On Friday, we got a glimpse of Uganda Airlines’ A330-800neos complete with livery. The airline says the aircraft is on schedule for delivery in December. Meanwhile, the country has just reopened for international flights, and its national carrier hopes to be flying to Johannesburg within the next few weeks.
Rare but beautiful
One of Uganda Airlines’ two A330neos has rolled out of the paintshop. The rare A330-800 widebody plane looks stunning in the East African flag-carrier’s livery. Once the new long-haul jets have joined the revived airline’s fleet, the carrier plans to deploy them on routes to Dubai and London.
Great news! Our new @Airbus A330-800 is out of the paintshop. Getting ready to join our fleet.
Let the count down begin… pic.twitter.com/rauWSzy01W
— Uganda Airlines (@UG_Airlines) October 16, 2020
The aircraft, manufactured at Airbus’ facilities in Toulouse, has been registered as 5X-NIL. Uganda Airlines confirmed today that its delivery for December remains on schedule.
Start-up and flag-carrier
Uganda Airlines only commenced operations in August last year. The airline, both a start-up and a national carrier, currently only has four Bombardier CRJ-900s in its fleet. It usually operates routes throughout East Africa but has been granted permission to go to Johannesburg. Operations to the South African metropolis were initially scheduled to begin in March but are now set to commence within the coming weeks.
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Why is the aircraft rare?
The A330neo is the latest version of Airbus’ widebody jet, launched in July 2014. It has two versions; the A330-800 and the A330-900. Uganda Airlines’ plane is of the former model, slightly smaller than its sibling but with a longer range.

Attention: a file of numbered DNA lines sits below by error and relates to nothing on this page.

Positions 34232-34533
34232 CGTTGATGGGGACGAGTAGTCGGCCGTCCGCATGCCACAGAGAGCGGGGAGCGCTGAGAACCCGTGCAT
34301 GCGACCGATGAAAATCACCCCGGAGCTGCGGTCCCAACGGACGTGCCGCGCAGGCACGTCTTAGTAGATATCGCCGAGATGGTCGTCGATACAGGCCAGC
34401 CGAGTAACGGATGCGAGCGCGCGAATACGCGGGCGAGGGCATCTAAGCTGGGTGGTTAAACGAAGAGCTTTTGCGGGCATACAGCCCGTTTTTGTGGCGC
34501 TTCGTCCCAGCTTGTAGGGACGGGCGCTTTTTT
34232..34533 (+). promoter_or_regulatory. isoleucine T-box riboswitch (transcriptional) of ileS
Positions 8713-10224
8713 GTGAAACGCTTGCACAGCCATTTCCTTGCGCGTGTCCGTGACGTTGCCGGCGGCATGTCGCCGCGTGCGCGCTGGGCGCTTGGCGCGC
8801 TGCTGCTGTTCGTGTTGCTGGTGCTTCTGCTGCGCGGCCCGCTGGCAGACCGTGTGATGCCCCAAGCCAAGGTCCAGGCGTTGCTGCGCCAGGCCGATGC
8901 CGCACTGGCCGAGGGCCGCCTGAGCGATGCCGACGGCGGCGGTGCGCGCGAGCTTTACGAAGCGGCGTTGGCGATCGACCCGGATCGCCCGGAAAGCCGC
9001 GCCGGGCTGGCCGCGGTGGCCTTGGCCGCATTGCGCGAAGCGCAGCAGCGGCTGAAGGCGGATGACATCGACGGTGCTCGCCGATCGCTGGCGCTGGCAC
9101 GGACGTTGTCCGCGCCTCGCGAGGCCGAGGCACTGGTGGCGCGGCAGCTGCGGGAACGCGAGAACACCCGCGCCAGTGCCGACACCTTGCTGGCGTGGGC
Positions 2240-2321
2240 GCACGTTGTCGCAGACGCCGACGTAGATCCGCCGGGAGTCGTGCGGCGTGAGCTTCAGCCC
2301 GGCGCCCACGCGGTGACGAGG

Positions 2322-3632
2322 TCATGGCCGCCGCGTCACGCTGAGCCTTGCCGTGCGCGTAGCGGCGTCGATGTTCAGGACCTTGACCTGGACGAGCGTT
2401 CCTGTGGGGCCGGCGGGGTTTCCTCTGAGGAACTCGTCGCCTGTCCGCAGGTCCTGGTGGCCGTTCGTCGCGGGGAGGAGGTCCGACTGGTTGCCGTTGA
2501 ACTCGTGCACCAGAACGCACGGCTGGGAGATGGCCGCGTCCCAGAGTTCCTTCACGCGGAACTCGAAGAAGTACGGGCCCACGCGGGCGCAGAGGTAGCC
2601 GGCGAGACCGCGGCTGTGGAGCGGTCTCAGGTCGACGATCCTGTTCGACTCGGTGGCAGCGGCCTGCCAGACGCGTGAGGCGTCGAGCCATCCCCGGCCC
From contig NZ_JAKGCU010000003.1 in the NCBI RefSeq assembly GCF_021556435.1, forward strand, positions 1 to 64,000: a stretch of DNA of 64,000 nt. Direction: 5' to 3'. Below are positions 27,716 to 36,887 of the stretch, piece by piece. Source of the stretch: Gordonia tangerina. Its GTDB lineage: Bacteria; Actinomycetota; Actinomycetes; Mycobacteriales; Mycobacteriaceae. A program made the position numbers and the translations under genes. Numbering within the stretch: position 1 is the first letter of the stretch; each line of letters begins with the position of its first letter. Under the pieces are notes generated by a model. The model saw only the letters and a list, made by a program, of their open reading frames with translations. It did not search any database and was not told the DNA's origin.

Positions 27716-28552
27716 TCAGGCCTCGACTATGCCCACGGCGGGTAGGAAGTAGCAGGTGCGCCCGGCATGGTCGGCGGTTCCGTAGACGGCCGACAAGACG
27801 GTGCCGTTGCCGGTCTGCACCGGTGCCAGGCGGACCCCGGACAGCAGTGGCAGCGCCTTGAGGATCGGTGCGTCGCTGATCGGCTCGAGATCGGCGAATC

Thus far, Airbus has sold only 14 of the A330-800, which makes Uganda’s new jet rare indeed. The A330-900, on the other hand, has proved more popular. Airbus has sold 318 of the model and delivered 49 of them up until now. Delta Air Lines was the launch customer for the A330-900, putting in an order for 35 in November 2014. Thus far, it has taken delivery of seven, three of which are currently listed as parked.
The current situation in Uganda
Entebbe International Airport only reopened for international flights on October 1st, six months after the country closed its borders. There is still a curfew in place between 21:00 and 06:00. Anyone traveling by air between these times is allowed to proceed to their destinations if in possession of a valid boarding pass and ticket. Drivers picking someone up or dropping someone off have to be able to prove they are coming from or driving to the airport.
Uganda has done well thus far in keeping the pandemic at bay. With a population of 43 million people, at the time of writing, it had only seen 10,117 cases and 96 deaths. What the long-term implications for its economy will be as a result of the lockdown is yet to be seen.
In an interview from last year, Vianney Luggya, head of Public Relations for Uganda’s Civil Aviation Authority (CAA), said that he believes the growth of Uganda Airlines will be essential to bring more traffic into the country in the long-term.
What do you think of the A330-800 in Uganda Airlines livery? Let us know in the comments.